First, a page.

Here's a book list for all the bums out there. For the vagabonds and hobos. For the mad ones, the ones who are mad to live, mad to talk, mad to be saved, desirous of everything at the same time, the ones who never yawn or say a commonplace thing, but burn, burn, burn like fabulous yellow roman candles - exploding like spiders across the stars and in the middle you see the blue centrelight pop and everybody goes "Awww!"
These are the travel books I read and re-read. I fold down corners and scribble notes. They remind me that, above everything else, the things that make me happiest in life are big skies, sunsets, sleeping on beaches, the potential of the open road, and the random exciting strangers you meet along that road.
Travels With Charley - John Steinbeck
Steinbeck travels round America with his dog, Charley.
“When the virus of restlessness begins to take possession of a wayward man, and the road away from here seems broad and straight and sweet, the victim must find in himself a good and sufficient reason for going. This to the practical bum is not difficult."
Also in this book is a paragraph I often think I'd like to have on my gravestone:
“For I have always lived violently, drunk hugely, eaten too much or not at all, slept around the clock or missed two nights of sleeping, worked too hard and too long in glory, or slobbed for a time in utter laziness. I’ve lifted, pulled, chopped, climbed, made love with joy and taken my hangovers as a consequence, not as a punishment.”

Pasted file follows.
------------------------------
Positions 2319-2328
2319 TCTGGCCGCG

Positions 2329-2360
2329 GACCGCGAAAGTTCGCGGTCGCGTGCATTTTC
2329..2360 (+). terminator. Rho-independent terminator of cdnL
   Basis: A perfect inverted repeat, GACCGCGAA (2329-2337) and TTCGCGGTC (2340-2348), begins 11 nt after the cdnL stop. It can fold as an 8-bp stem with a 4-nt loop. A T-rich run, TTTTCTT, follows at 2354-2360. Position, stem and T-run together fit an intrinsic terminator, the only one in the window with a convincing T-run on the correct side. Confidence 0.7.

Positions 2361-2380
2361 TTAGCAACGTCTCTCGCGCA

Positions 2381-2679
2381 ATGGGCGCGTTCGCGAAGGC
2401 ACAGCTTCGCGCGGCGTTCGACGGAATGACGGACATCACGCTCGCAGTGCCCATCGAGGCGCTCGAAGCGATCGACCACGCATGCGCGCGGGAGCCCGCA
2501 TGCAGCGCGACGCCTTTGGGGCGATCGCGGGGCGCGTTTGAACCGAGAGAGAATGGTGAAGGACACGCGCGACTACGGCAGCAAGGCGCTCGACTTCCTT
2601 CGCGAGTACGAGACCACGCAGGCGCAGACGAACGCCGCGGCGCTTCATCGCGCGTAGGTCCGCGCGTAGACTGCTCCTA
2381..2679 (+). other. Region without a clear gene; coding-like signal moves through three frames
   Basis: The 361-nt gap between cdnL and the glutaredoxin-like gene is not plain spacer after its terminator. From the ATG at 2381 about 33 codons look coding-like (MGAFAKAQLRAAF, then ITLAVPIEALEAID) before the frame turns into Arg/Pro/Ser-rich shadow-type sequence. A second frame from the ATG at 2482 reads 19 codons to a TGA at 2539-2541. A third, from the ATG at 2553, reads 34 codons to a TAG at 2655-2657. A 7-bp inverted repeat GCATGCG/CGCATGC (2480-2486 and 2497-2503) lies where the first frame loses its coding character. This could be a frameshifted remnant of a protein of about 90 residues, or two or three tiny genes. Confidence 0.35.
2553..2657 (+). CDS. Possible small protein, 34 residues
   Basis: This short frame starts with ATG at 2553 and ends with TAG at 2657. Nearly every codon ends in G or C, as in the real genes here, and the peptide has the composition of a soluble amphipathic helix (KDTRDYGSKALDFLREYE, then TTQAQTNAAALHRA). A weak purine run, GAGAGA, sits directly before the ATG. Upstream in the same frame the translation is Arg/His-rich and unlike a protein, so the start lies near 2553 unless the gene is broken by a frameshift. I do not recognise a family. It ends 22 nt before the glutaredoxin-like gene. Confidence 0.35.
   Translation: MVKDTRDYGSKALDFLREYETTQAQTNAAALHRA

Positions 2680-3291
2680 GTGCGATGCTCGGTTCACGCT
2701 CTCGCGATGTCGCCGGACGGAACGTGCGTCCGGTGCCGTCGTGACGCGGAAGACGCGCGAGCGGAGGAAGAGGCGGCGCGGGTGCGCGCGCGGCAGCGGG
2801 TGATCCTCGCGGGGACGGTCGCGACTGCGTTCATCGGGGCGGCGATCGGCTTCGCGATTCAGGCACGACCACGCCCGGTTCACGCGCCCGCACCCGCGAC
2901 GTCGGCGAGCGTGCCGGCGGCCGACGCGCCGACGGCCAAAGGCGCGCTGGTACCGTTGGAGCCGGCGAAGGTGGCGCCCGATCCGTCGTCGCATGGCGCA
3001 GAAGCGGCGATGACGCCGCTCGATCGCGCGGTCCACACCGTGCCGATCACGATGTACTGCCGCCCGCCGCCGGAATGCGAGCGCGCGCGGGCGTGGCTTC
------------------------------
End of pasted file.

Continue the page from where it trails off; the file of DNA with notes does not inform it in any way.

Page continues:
Walden, or Life in the Woods - Henry David Thoreau
Over-read, over-worshipped and quite boring in parts. But the essence of it resonates loudly: a simple life, in tune with nature and with few possessions, is often a happy and rewarding one.
"I wanted to live deep and suck out all the marrow of life, to live so sturdily and Spartan-like as to put to rout all that was not life..." and "The prospect of what is euphemistically termed “settling down”, like mud to the bottom of a pond, might perhaps be faced when it became inevitable, but not yet awhile."
I also like his assertion that "What old people say you cannot do - try - and find that you can."
Roughing It - Mark Twain
Huckleberry Finn should feature in any list like this, but it's so obvious that instead I've picked this lesser-known gem from Twain. You can read the book online here.
"It is a record of several years of variegated vagabondizing, and its object is rather to help the resting reader while away an idle hour than afflict him with metaphysics, or goad him with science."